Jonathan Carter paused on his way to the makeshift bar and took a detour in his brother’s direction. As he drew closer, he smiled at his brother and their guest. Hi. I’m Jonathan,’ he said, extending his hand to Caroline. Caroline immediately noticed the tidy, square cut nails, the long, elegant fingers. It’s lovely to meet you.’

‘Caroline Hemingway,’ Caroline replied. It’s nice to meet you, too.’

‘You’re Anna’s sister-in-law, right?’ Jonathan smiled. Ellie’s aunt?’

‘That’s right.’ Caroline took a moment to study the man in front of her. He was broad shouldered, although not as broad as her sister-in-law’s new husband, and up close, Jonathan looked like the watercolour version of Matthew’s oil painting. His features were similar, but softer, lighter somehow, as if more prone to laughter than his volcanic older brother. Caroline liked the look. The grey suit perfectly offset his colouring, which was itself enhanced by a light suntan. Unguardedly, Caroline wondered how far down the tan went below his clothes.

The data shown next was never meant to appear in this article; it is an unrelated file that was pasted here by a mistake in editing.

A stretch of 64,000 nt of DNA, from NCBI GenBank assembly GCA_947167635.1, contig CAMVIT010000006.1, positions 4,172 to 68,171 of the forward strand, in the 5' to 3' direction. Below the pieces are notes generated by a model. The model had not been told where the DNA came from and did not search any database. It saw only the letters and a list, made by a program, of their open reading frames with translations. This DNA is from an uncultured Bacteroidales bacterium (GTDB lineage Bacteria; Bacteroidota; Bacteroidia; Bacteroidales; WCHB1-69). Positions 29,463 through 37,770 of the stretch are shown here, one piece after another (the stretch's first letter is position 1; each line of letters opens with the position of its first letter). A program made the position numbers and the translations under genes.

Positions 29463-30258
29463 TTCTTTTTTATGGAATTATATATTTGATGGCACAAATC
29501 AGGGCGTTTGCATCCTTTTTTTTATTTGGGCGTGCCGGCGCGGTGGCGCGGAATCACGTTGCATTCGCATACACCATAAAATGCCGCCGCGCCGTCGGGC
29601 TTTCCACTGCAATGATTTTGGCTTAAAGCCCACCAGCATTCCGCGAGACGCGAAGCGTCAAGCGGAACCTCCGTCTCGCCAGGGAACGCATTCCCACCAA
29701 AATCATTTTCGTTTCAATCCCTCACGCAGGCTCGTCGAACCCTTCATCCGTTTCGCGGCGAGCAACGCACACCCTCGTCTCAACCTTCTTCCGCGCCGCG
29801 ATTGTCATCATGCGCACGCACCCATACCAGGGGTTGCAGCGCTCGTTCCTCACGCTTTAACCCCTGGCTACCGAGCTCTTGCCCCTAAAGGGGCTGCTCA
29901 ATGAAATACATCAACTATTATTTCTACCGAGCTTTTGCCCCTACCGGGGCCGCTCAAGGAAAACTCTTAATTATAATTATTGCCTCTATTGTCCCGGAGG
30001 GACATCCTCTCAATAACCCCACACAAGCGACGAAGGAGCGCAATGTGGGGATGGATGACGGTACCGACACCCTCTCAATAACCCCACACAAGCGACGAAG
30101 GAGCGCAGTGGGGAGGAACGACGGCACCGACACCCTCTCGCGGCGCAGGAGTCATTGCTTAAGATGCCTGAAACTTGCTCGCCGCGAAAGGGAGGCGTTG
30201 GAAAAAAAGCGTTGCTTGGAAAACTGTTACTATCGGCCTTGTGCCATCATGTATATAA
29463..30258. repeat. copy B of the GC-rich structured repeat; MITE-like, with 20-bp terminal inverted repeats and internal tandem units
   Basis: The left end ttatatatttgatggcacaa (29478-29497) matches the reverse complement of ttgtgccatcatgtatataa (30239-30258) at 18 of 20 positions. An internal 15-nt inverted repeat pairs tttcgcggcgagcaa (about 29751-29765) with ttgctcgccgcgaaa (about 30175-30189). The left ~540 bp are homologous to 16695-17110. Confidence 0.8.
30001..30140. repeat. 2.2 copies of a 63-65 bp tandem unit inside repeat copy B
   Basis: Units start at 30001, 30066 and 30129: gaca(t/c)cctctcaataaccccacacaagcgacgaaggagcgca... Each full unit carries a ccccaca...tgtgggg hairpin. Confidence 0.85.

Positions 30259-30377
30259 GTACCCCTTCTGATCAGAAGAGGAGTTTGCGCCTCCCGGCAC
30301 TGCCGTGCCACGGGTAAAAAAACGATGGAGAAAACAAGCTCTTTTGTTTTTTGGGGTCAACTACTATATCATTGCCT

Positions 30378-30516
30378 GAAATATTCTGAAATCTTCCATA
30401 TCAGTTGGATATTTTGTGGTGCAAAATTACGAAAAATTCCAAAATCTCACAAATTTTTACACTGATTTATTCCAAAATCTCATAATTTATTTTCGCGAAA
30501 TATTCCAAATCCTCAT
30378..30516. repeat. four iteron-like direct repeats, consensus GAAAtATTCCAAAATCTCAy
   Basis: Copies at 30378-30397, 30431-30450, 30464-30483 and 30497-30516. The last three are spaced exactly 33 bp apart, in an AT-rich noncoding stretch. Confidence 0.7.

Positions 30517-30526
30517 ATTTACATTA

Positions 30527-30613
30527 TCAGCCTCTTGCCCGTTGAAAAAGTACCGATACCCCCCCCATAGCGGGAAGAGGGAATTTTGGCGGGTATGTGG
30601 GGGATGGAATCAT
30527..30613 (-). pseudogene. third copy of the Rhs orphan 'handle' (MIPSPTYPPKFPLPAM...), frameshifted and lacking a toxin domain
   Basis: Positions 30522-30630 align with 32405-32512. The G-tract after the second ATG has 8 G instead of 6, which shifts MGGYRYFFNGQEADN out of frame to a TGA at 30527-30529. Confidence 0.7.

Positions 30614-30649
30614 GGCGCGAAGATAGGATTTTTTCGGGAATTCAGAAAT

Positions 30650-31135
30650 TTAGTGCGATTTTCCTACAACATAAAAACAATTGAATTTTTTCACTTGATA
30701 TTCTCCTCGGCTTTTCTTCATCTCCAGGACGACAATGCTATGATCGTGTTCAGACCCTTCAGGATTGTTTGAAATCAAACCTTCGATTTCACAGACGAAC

‘It’s lovely that you could be here,’ Jonathan said softly. He glanced at his brother and new wife. It can’t be easy. Can I get you a drink?’

‘I was just on my way to the bar myself,’ Caroline replied, suddenly very much in need of an escape from Anna and Matthew’s almost incandescent love. Why don’t I join you?’

Jonathan smiled. Sounds good. I can point you in the direction of the better variety of sparkling cider that we’ve got on offer.’ Gesturing in the direction of the bar, he bore Caroline off.

As they walked away, conversation sparked between them. Anna watched them speculatively. Matthew gave his new wife a glance.

‘What are you smiling at?’ he asked.

Anna smiled back. Oh, nothing.’ She slid a hand into Matthew’s, which was still nestled into her waist. You know me; I like to see what happens when people meet new people.’

‘If I didn’t know you better…’ Matthew shook his head. I don’t think Jonno needs any help meeting new people, if the tales Dad keeps telling me about overnight guests at the cottage are anything to go by.’